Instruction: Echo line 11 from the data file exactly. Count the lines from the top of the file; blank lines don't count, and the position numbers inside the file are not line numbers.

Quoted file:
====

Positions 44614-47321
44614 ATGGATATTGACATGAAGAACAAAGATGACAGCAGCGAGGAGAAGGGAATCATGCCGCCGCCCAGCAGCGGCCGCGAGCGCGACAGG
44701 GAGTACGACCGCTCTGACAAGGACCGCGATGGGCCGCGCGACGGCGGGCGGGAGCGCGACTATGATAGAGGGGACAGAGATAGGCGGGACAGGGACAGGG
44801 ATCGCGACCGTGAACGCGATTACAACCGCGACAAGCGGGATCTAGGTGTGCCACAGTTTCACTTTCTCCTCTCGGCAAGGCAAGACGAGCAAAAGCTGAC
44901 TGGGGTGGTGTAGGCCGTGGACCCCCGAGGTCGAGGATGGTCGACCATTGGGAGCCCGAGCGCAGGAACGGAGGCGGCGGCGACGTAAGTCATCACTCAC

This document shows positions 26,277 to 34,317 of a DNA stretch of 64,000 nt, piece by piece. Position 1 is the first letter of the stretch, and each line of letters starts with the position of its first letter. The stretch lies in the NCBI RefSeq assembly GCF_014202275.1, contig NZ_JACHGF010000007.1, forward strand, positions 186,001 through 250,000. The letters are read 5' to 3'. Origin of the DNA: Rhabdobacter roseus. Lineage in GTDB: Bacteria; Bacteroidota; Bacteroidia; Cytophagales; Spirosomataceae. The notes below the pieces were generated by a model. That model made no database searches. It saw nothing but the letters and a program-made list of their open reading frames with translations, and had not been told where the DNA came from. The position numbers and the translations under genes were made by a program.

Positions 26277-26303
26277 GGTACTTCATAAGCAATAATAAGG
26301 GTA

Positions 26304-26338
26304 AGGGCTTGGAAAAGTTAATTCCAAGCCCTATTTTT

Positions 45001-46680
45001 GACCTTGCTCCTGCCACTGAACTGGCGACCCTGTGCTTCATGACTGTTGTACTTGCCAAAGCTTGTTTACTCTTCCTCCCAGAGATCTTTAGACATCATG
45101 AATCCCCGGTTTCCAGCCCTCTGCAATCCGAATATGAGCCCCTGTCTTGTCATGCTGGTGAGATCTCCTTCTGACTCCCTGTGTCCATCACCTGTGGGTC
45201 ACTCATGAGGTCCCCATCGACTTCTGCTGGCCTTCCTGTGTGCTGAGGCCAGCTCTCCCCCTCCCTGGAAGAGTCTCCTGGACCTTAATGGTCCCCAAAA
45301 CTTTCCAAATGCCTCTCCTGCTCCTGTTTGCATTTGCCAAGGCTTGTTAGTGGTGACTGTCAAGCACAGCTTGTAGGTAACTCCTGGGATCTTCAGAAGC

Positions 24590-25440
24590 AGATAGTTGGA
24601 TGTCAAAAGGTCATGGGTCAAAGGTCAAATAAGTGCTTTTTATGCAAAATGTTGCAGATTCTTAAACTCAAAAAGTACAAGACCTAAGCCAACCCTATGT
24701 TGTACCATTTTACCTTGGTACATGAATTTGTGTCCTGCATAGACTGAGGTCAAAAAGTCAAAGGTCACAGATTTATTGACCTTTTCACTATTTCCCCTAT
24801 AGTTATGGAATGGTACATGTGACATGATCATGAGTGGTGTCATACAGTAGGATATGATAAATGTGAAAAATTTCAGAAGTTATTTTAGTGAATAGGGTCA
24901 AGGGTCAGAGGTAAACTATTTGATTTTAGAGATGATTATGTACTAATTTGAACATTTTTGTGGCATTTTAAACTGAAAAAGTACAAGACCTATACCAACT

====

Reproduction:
26304 AGGGCTTGGAAAAGTTAATTCCAAGCCCTATTTTT